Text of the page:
Efforts to diversify have for too long assumed that we live in non-cyclical economies, and ignored the mix of economic factors that drive asset-class risk. Lynn Strongin Dodds takes a tour of some alternatives

Diversification became the mantra after the dot.com crash but the recent financial crisis caused many to question whether the theory works in times of extreme stress. Today, while the concept is not dead, fund managers are seeking new ways to combine assets in order to allay the risks that can topple portfolios in an instant as well as exploiting any new opportunities that might unfold.

The problem with many of diversified growth portfolios was that they were dominated by a high-beta component. Often about 90% of the risk (as distinct from the capital) was in equity allocations. But alternative asset classes such as real estate and private equity, favoured by endowments such as Yale and Harvard, often compounded the problem as investors could not readily liquidate positions. Furthermore, quantitative models used in modern portfolio theory relied on past returns to optimise exposures and diversification, and were uable to anticipate the severity of the crisis that pushed almost all assets, outside government bonds, into freefall.

Not surprisingly, those models and investment processes are being reviewed - but the distinct sources of risk that are measured remain roughly the same. They are tied to the vagaries of the economy and driven by inflation, credit risk and duration. Political risk also comes into play - as demonstrated by the recent demonstrations in Thailand - while liquidity risk is also much higher on the agenda after markets seized up after the Lehman collapse.

While long and short-economy factors remain important, Neil Walton, head of strategic solutions at Schroders, points out that they were not the whole story during the crisis. "The blunt use of leverage, the illiquidity of a portfolio and risk modelling were all factors," he observes. "Looking ahead we have to be more careful about looking at a portfolio under stressful conditions and how we interpret the quantitative data. Much of what was done under the endowment approach was right but there will be a greater focus on the mix of assets."

Andrew Soper, State Street Global Advisors' head of multi-asset class solutions, UK, agrees. "There is no doubt the financial crisis and economic downturn has affected the way people look at diversification," he says. "The lessons are that correlation and diversification are not stable and investors need to be much more aware of the risks they can tolerate. What we are seeing at the moment is a move away from equity risk into global credits, emerging market and high yielding debt and property."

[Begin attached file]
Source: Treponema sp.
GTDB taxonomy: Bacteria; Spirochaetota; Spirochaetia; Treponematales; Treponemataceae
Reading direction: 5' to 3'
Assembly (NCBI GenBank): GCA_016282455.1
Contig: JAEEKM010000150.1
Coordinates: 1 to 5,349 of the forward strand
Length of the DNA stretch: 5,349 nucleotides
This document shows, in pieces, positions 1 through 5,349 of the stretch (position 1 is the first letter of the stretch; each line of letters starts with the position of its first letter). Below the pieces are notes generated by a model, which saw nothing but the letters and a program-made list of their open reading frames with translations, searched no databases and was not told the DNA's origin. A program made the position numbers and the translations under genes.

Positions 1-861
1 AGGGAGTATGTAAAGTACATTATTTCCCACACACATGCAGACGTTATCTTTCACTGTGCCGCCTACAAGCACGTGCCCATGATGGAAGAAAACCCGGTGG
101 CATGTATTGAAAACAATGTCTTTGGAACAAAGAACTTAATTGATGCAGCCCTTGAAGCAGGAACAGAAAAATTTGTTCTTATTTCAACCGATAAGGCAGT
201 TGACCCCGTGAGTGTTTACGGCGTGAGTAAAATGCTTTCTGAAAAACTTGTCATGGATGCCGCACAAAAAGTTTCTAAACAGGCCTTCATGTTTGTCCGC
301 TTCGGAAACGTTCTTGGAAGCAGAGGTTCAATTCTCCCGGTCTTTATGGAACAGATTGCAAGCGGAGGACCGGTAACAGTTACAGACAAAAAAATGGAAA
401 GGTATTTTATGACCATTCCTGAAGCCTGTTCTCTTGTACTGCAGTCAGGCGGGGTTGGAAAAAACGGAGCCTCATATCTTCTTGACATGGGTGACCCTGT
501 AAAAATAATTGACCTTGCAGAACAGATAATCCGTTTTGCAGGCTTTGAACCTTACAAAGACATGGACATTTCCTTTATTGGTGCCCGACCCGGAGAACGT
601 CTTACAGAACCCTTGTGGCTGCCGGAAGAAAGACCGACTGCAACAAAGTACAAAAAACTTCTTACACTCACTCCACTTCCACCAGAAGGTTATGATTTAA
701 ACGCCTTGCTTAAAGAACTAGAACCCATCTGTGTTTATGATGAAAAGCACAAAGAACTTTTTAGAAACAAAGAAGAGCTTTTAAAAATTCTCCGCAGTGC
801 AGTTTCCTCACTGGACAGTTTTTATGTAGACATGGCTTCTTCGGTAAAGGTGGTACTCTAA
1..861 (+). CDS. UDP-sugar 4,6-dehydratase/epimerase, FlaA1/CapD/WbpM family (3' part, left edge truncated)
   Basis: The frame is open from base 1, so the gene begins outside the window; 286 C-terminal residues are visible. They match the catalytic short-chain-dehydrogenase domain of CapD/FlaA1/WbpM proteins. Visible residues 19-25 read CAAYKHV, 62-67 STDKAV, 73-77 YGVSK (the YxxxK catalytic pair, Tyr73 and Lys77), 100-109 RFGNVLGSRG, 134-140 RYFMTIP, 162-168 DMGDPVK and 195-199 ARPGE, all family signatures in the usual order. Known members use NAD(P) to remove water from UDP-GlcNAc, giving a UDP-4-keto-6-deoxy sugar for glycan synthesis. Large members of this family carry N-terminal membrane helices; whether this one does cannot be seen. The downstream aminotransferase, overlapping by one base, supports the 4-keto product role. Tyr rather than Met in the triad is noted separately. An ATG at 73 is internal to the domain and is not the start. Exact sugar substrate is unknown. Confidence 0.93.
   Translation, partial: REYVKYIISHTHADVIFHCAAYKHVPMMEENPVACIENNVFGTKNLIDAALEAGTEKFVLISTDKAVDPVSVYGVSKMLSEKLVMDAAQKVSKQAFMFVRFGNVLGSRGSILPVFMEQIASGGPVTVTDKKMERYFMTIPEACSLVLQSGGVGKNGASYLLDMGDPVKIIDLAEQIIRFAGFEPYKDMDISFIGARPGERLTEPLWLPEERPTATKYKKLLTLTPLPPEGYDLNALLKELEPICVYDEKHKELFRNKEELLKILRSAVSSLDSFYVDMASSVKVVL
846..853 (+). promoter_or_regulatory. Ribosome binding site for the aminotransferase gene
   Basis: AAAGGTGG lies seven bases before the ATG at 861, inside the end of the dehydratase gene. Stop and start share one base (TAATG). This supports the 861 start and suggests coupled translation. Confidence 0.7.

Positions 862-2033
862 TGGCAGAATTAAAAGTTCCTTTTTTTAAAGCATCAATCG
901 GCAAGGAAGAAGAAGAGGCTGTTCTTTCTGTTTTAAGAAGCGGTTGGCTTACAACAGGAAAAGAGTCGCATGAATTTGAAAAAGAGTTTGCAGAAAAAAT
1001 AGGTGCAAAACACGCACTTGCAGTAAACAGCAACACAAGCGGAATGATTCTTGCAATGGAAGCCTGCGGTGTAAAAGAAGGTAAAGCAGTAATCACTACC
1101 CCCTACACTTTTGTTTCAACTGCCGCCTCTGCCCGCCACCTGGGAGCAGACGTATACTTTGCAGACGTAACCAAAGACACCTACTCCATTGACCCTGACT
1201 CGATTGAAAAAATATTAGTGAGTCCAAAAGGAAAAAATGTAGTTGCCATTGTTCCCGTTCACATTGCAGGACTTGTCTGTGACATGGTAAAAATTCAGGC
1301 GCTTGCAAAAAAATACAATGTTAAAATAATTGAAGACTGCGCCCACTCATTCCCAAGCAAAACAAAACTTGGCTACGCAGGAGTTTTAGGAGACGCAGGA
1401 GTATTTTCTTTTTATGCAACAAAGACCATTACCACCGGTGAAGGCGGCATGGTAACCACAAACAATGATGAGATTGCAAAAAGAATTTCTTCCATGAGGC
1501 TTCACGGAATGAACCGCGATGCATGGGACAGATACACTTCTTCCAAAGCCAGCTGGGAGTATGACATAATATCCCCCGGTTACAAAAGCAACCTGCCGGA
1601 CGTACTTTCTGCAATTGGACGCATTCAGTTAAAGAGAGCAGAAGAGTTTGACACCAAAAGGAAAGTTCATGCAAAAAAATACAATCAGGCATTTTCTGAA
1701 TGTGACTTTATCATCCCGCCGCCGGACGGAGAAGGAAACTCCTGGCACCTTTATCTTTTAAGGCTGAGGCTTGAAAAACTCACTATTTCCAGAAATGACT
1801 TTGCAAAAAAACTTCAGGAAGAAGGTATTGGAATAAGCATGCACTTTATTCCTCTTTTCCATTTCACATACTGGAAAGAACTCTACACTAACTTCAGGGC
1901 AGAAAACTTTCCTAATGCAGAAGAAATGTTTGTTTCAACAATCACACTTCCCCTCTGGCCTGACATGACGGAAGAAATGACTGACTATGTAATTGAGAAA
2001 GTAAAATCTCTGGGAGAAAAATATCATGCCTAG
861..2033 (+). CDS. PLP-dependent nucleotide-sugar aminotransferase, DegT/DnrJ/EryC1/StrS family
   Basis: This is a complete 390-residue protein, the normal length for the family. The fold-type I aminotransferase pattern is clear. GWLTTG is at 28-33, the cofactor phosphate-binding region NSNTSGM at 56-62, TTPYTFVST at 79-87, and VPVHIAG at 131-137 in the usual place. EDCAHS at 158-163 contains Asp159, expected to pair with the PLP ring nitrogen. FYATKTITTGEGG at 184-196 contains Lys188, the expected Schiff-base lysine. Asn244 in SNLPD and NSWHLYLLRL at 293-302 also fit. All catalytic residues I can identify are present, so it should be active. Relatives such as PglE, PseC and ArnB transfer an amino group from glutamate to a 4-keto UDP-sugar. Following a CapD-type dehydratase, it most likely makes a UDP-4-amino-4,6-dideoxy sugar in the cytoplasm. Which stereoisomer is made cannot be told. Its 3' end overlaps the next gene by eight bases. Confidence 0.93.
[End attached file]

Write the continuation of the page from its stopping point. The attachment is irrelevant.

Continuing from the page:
One of the big questions, though, according to Robert Hayes, managing director and head of the strategic advice and solutions team at BlackRock, is what would have happened if investors had "stayed in the game" for the long-term. "For example, take the yield pick up between swaps and government bonds, or between euro-zone government bonds," he suggests. "Short term, the relative risk may be high, but in long term, a hold-to-maturity strategy may be justified. This tension means that, as a result, what we are seeing now is investors looking to manage the different sources of risk in a more dynamic way."

Translated into portfolio construction this has meant selecting assets that can generate strong risk-adjusted returns in all economic scenarios. "It is difficult to predict the future direction of the economy over the long term but one of the problems over the last few years is that pension funds were choosing assets based on a high growth and low inflation environment," observes Bjarne Graven Larsen, CIO at ATP. "Today, liquidity and assets that offer downside protection have become more important."

Three years ago the €75bn Danish fund identified five important sources of risk: corporate earnings (or equity); interest rates; credit; and inflation (which ATP accesses through oil and gold) - which Larsen says also introduces some access to "geopolitical risk".

While ATP sharpened its focus on risk, the financial crisis also gave birth to newer concepts such as risk parity which, according to Frank Nielsen, executive director & head of applied research at MSCI Barra, seeks to build portfolios in which each holding provides an equal contribution to the overall risk. This has the potential to lessen the impact from individual asset classes and offers a different way to engineer a more balanced risk/return trade-off across asset classes and, in theory, better risk-adjusted returns. The main criticism with this approach is that risk parity requires leverage to increase the risk and return contribution of low-volatility/low-return assets. "Leverage of course introduces a new risk dimension with potentially negative return implications when interest rates increase and leveraging becomes more expensive," says Nielsen.